Dual-use legislation is most commonly associated with pulse discharge capacitors. But it is very possible for high voltage MLCCs over 750V to fall under dual-use legislation even if the capacitor is not classified as a pulse discharge capacitor.
Today, many electrical systems are demanding higher operating voltages and temperatures, along with higher capacitance values – particularly in the fast-growing area of power electronics for electric vehicles (EVs). Therefore, electrical design engineers are looking to use multilayer ceramic capacitors (MLCCs) in these applications due to their inherent low inductance and wide operating temperature range.
However, this potentially perfect component could bring manufacturers and distributers into conflict with international export law if they are not careful. In short, if your company manufacturers a product that can be used for both civilian and military purposes, your product may require further review to determine if it would be regulated under your country’s dual-use legislation laws. The penalties for breaching this regulation are severe, which means it is wise to understand what could make your application fall under dual-use regulations.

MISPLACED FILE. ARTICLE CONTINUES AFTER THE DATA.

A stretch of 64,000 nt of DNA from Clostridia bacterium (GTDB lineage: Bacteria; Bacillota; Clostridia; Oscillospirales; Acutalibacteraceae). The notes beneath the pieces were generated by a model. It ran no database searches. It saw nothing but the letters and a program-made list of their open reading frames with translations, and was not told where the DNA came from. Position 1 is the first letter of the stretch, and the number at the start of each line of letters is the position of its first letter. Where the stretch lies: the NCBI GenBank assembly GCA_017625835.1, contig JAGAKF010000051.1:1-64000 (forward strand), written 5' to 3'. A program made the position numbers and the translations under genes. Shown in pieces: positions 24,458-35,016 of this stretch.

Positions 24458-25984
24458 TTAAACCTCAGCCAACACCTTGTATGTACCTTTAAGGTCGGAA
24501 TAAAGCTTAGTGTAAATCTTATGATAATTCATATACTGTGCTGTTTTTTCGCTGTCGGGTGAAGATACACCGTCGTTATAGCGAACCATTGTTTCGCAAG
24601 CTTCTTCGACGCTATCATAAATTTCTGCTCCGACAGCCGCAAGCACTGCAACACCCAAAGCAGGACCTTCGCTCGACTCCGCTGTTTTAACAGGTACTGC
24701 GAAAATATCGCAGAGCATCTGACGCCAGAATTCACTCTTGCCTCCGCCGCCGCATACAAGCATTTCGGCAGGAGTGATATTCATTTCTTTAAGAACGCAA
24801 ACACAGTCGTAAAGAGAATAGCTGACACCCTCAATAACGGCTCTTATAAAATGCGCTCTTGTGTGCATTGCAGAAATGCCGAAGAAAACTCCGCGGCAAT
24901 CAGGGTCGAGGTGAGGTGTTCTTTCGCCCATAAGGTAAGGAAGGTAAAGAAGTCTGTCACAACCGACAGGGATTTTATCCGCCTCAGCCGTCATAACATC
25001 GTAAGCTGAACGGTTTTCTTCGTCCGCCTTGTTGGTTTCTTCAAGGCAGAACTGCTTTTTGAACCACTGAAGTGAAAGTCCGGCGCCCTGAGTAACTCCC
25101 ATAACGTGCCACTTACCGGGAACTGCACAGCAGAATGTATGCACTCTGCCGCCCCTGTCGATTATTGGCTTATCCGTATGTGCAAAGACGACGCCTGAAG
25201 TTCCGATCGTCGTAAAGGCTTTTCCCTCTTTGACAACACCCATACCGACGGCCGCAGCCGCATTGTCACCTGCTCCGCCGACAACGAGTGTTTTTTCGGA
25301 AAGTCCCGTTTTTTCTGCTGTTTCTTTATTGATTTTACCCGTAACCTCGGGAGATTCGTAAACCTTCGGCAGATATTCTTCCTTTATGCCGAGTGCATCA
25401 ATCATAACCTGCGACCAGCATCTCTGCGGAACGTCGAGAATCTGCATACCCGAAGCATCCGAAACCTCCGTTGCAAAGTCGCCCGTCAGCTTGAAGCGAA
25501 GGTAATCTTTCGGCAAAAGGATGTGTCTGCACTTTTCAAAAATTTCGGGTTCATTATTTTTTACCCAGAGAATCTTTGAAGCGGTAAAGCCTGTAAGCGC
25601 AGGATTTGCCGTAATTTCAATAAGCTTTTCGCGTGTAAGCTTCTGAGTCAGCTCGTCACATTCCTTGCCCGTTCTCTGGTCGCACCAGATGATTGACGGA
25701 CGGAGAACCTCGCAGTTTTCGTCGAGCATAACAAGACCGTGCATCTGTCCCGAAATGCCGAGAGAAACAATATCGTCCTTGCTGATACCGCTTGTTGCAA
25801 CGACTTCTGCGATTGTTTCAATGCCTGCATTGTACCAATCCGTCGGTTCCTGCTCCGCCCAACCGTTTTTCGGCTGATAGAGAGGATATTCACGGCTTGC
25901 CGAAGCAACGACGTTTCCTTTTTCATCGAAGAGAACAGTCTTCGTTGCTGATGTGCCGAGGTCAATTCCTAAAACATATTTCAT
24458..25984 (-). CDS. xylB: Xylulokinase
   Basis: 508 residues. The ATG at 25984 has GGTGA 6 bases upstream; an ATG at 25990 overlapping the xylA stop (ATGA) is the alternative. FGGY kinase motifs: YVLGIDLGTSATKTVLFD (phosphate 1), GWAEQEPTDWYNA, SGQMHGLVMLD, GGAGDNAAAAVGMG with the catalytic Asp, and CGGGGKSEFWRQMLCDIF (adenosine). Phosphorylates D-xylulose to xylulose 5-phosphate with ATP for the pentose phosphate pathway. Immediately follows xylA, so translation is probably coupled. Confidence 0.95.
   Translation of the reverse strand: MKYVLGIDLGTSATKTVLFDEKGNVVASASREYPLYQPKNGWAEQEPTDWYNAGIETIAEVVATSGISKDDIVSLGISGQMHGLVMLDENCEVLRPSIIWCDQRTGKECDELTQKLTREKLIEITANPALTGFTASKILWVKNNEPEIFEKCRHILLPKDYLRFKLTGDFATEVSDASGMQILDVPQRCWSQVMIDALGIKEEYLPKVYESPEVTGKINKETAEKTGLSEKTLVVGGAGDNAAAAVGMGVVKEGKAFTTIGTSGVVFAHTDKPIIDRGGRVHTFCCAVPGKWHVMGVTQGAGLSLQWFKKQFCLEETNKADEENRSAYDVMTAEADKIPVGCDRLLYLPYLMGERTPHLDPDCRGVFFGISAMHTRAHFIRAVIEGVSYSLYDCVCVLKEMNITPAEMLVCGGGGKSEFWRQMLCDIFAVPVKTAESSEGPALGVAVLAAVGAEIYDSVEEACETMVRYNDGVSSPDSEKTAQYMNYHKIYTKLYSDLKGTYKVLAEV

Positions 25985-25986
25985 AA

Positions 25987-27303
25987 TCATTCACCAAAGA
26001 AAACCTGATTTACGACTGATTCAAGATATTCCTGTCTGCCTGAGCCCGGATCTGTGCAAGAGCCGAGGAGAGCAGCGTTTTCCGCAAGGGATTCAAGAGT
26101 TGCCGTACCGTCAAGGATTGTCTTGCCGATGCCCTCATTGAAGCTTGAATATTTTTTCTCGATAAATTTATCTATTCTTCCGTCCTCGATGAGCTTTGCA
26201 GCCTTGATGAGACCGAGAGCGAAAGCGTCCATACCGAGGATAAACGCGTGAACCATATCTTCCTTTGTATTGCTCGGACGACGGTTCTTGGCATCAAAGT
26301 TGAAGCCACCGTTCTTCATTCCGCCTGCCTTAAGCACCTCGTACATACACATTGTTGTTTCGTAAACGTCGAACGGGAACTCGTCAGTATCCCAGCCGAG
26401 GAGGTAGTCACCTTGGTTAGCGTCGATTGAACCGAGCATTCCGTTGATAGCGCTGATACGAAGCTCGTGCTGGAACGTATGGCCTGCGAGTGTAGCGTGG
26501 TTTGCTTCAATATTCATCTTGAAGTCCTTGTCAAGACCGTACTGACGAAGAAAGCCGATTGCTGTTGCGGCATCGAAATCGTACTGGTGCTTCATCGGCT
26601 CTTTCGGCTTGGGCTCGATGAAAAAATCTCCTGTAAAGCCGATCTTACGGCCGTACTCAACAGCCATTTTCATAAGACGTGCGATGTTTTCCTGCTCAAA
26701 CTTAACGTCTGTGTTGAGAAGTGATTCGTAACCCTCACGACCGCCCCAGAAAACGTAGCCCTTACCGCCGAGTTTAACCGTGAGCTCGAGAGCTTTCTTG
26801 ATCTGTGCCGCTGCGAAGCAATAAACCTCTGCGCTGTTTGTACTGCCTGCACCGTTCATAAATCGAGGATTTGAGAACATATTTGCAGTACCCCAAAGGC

When it comes to capacitors, dual-use legislation is most commonly associated with pulse discharge capacitors. But it is very possible for MLCCs to fall under dual-use legislation even if the capacitor is not classified as a pulse discharge capacitor. This is because one part of the dual-use status guidelines, which originated from the Nuclear Suppliers Group (NSG), states that if a capacitor has a voltage rating greater than 750 V, capacitance greater than 0.25 µF, and series inductance less than 10nH, dual-use status would apply. By working closely with your suppliers and all the partners in your supply chain, you can determine if the way you will use MLCCs in your applications may fall under this regulation and manage the potential requirements of this regulation.
Read more at Knowles Application Note